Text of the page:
indian cinema heritage foundation

Madhuri Dixit

Artists
  • Born: 15 May, 1967 (Mumbai)
  • Primary Cinema: Hindi
  • Parents: Shankar Dixit, Snehlata Dixit
  • Spouse: Shriram Nene
  • Children: Arin, Ryan
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In one of her latest releases, Kalank (2019), a box office damp squib at that, she had film critics gushing, “In the blinding glow of Dixit's presence as a nautch girl who can turn on the magic at will, the younger cast members pale somewhat in comparison. She lights up the screen as only she can, pushing the others to strive harder.” The magic of Madhuri Dixit has not waned since the time she became an overnight star, setting the screen ablaze as Mohini with her iconic song Ek do teen, in Tezaab (1988) also bagging her first Filmfare nomination. Hailed for her naturalness and grace on screen, her luminous beauty and emotive power, she is among the most acclaimed and accomplished actresses of the Hindi film industry. One of the industry’s highest paid actresses in the 90s and early 2000s, a numero uno, she has appeared in over 70 Hindi films. Among her significant films are Ram Lakhan (1989), Tridev (1989), Parinda (1989), Prem Pratigyaa (1989), Thanedaar (1990), Kishen Kanhaiya (1990), Dil (1990), Saajan (1991), Beta (1992), Khalnayak (1993), Hum Aapke Hain Koun..! (1994), Anjaam (1994), Raja (1995), Dil To Pagal Hai (1997), Mrityudand (1997), Pukar (2000), Lajja (2001), Devdas (2002), and Dedh Ishqiya (2014). Winner of six Filmfare Awards, featured seven times on the Forbes India's Celebrity 100 list, she was also honoured with the Government of India’s Padma Shri award in 2008.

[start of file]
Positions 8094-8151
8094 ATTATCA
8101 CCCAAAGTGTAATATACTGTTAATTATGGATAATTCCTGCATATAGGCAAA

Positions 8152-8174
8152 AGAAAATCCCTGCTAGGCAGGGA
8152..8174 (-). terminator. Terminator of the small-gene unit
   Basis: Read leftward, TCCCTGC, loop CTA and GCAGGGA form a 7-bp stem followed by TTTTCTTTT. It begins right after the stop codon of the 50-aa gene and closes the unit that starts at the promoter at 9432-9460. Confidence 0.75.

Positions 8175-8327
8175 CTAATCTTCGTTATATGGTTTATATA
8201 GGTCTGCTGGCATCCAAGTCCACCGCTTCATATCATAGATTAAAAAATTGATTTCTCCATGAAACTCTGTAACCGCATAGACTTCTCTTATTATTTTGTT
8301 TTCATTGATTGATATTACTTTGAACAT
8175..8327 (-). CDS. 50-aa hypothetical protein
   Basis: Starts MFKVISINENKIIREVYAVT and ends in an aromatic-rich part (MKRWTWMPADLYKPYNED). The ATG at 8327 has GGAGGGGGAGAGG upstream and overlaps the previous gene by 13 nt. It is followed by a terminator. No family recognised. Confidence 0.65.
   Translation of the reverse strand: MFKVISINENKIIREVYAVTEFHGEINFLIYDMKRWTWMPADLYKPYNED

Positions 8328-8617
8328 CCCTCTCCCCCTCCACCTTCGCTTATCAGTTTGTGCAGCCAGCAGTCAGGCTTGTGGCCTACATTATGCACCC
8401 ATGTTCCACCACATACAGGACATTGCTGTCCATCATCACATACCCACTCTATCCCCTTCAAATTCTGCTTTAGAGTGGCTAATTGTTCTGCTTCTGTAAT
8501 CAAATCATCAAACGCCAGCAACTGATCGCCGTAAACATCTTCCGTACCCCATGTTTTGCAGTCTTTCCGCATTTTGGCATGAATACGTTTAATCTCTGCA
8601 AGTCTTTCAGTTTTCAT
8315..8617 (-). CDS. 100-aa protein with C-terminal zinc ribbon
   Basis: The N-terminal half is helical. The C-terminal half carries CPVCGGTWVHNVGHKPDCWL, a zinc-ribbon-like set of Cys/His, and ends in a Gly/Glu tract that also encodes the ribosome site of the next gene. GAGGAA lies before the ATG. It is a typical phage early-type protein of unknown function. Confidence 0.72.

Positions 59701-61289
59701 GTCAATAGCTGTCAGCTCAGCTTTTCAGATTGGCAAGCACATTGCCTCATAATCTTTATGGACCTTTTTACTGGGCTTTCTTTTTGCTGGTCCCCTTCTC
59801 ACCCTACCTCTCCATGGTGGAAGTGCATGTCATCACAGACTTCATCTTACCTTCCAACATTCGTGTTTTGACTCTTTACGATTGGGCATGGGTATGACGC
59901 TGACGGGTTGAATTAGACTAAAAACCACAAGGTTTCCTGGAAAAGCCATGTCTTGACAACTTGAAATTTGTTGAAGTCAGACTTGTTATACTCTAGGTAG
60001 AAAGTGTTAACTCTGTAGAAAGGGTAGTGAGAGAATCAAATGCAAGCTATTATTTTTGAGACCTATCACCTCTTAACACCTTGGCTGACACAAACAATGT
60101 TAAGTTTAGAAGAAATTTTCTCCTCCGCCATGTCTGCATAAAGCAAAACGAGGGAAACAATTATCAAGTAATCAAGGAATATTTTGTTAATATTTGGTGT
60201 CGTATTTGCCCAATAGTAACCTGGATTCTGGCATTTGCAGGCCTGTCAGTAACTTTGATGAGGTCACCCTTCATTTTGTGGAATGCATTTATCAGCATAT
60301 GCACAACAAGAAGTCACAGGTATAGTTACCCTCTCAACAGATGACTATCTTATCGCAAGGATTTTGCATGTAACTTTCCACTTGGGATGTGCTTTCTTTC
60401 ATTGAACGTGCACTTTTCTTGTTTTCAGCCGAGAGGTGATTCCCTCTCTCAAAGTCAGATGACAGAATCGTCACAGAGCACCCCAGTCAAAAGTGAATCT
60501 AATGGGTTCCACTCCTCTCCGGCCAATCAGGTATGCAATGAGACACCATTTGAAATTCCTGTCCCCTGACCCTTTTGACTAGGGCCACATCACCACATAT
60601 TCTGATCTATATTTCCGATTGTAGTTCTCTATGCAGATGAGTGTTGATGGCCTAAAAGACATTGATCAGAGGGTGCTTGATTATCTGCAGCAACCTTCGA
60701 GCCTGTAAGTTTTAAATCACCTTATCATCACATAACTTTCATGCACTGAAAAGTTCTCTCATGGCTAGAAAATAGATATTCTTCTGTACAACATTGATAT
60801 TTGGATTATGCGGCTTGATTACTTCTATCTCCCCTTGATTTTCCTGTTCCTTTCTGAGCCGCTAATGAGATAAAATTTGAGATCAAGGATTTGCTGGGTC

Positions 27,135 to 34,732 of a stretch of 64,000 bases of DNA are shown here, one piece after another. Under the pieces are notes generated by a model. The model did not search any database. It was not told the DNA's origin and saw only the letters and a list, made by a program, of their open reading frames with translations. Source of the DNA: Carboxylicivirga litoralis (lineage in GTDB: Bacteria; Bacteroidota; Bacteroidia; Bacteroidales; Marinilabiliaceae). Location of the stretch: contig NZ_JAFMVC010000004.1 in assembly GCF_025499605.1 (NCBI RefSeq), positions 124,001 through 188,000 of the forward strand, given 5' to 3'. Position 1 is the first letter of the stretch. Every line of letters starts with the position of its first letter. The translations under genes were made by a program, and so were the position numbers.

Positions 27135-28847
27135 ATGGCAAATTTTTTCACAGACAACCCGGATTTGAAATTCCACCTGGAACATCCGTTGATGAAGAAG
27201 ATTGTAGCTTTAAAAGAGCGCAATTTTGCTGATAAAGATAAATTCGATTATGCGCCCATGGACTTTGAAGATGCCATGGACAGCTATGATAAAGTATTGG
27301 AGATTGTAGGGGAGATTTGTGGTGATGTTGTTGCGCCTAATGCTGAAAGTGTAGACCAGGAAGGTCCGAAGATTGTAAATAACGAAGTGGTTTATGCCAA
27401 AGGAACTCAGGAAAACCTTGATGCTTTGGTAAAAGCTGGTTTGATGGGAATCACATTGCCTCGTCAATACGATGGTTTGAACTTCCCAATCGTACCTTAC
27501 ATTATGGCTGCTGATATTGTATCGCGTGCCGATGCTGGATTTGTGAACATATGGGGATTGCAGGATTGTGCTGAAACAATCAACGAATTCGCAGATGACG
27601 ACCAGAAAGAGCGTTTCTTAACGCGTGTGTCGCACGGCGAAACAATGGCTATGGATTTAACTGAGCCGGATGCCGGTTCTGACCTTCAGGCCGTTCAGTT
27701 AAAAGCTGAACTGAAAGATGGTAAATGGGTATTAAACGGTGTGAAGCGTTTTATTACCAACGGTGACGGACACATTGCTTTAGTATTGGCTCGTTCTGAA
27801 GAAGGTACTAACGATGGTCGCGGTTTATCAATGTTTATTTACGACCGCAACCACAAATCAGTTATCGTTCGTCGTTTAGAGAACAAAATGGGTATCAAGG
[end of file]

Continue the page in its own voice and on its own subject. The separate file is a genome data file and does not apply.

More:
Actress, producer, television personality and music artist, she was born on 15 May, 1967 in Bombay to Shankar and Snehlata Dixit. With an interest in dance that was apparent from the age of three, she trained in Kathak for eight years, even receiving a scholarship as a Kathak dancer when she was nine. Schooled at Divine Child High School in Andheri, she had an avid interest in dramatics. It was this passion that led her to drop out of her science studies at Sathaye College, to chase her film dream. Making her debut in Rajshri Productions' flop Abodh (1984), opposite Bengali actor, Tapas Pal, she nonetheless garnered positive reviews for her performance as the innocent wife. Awara Baap (1985) which followed also sank at the box office. Her next four releases — Swati (1986), Manav Hatya (1986), Hifazat (1987) and Uttar Dakshin (1987) all left no impact, as did Hifazat (1987) opposite Anil Kapoor, Mohre (1988), Khatron Ke Khiladi (1988) and Dayavan (1988). 
The tipping point came with N Chandra’s Tezaab (1988), which went on to become the highest grossing film of the year and also bagged Dixit her first Filmfare Best Actress award nomination for her role as the impoverished Mohini who is forced to dance to make money for her father. If she won applause for her resounding dance act, her acting won praise too; the film established her overnight as a leading actress of Hindi cinema. Another thumping hit followed in Subhash Ghai's Ram Lakhan (1989), again opposite Anil Kapoor, while her performance in Prem Pratigyaa (1989) opposite Mithun Chakraborty won her a second nomination for Filmfare Best Actress Award. Part of the ensemble cast of the action thriller Tridev (1989), she was part of one of the biggest hits and the third highest-grossing film of the year. Vidhu Vinod Chopra's drama Parinda (1989) followed, a stunning critical success which was selected as the official Indian submission for the 1990 Academy Award for Best Foreign Language Film. Her ‘touching vulnerability and soft-focus appeal’ in the gangster drama came in for special mention. She went on to be part of Ilaaka (1989) and Mujrim (1989) both opposite Mithun Chakrobarty, Paap Ka Ant (1989) opposite Govinda, and Kanoon Apna Apna (1989) opposite Sanjay Dutt, an average grosser.